After this research, my next step was to determine the trophic state of my lake. The Trophic State Classification System is used universally by researchers to group water bodies according to their "degree of biological productivity" (Florida Lakewatch, 1999). The four trophic states, from the lowest level of productivity to the highest, are oligotrophic, mesotrophic, eutrophic, and hypereutrophic. Oligo means "scant or lacking," meso means "mid-range," eu means "good or sufficient," and hyper means "overabundant" (Florida Lakewatch, 1999). If Spring Lake were eutrophic, which is Greek for "well fed," it would be a perfect, nutrient-rich environment for toxic algae.

I called the City of Orlando, and they gave me the phone number of Maurice Gioseffi of the Orlando Lakewatch program. I was hoping that he could just tell me whether we had "killer algae" in my lake, but he convinced me that if I were really interested in the health of my lake, I should participate in Lakewatch. He came over to my house the next weekend to train me to collect lake data and water samples. He said that Lakewatch asks residents to help with its program of monitoring the health of Central Florida lakes.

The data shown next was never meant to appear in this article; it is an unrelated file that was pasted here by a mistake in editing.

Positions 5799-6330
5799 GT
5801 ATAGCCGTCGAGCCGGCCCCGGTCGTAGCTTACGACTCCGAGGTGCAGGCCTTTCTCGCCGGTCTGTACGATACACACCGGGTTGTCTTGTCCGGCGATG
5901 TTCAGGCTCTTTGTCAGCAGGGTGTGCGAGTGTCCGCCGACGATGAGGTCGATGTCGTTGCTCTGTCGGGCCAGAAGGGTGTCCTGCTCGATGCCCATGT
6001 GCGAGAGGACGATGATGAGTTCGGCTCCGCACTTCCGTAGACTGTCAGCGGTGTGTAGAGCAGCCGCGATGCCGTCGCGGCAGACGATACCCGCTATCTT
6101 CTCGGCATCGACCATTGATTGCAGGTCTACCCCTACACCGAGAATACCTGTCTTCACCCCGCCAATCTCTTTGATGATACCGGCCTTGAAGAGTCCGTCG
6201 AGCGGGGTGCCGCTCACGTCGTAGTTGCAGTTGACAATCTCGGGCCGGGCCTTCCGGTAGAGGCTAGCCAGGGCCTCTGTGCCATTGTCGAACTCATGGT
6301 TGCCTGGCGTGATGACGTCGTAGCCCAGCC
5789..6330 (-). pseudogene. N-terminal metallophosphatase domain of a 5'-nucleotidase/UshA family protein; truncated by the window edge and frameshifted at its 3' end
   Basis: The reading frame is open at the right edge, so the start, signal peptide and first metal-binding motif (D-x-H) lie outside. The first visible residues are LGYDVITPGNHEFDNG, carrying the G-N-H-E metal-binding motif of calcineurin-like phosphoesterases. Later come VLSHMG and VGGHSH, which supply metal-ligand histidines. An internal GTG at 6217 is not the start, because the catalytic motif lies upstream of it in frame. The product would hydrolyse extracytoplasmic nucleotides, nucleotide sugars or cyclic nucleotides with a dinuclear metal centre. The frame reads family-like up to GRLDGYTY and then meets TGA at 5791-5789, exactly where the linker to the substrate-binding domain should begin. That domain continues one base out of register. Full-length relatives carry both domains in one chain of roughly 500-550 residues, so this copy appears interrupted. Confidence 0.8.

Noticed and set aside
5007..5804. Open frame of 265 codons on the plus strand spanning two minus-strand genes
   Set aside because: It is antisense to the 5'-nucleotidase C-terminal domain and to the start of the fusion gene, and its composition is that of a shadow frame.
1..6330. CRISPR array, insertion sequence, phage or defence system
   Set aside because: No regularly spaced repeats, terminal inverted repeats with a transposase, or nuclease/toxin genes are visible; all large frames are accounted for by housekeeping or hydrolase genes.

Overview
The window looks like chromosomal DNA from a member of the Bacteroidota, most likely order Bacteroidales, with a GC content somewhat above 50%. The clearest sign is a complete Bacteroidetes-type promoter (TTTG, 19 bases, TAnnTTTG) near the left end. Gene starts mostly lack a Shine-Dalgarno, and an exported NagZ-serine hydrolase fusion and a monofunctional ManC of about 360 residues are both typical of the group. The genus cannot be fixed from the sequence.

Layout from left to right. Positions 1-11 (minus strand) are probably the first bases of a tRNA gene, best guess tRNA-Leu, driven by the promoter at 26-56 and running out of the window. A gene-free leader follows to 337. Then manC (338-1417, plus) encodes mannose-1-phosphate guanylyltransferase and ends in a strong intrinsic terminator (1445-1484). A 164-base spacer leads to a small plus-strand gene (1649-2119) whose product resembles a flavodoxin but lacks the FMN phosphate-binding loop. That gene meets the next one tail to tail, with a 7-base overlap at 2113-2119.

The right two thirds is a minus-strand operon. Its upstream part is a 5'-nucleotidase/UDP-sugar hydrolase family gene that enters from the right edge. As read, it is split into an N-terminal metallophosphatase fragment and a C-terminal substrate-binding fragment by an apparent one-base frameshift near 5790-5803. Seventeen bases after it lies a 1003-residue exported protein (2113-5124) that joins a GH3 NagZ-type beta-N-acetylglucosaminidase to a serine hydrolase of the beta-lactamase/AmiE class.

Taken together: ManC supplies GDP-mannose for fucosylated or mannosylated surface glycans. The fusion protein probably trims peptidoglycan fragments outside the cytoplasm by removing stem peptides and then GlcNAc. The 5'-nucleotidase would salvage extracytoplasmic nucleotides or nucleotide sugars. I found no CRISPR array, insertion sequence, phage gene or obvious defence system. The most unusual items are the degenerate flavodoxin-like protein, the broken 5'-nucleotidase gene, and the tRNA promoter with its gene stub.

A young girl kayaking in a lake.
Rachel collecting and testing her water samples

I was trained in how to collect samples from our lake. He taught me how to do water-clarity readings using a Secchi disc, depth readings, proper sample collections, and how to filter the samples using a vacuum pump. I put the filtered samples in a desiccant jar and took the water and chlorophyll samples to the freezer at the city's lab, where they would then be sent to the University of Florida in Gainesville. There, researchers would measure three things: the amounts of nitrogen, phosphorus, and chlorophyll present. These three things would give us indicators of how healthy the lake was. I learned from the materials he gave me that most of the algae in Florida lakes is blue-green algae—the very kind that includes toxic species. It is important to find out if you have a lake with too much algae, because algae blooms create conditions in which toxins are released. At all of my sampling sites I observed that the Secchi disc disappeared at only 9/10 of a foot (the readings on the rope were in tenths of a foot). That is a very opaque, nutrient-rich lake! I also found that my lake has a mean depth of about 10.8 feet.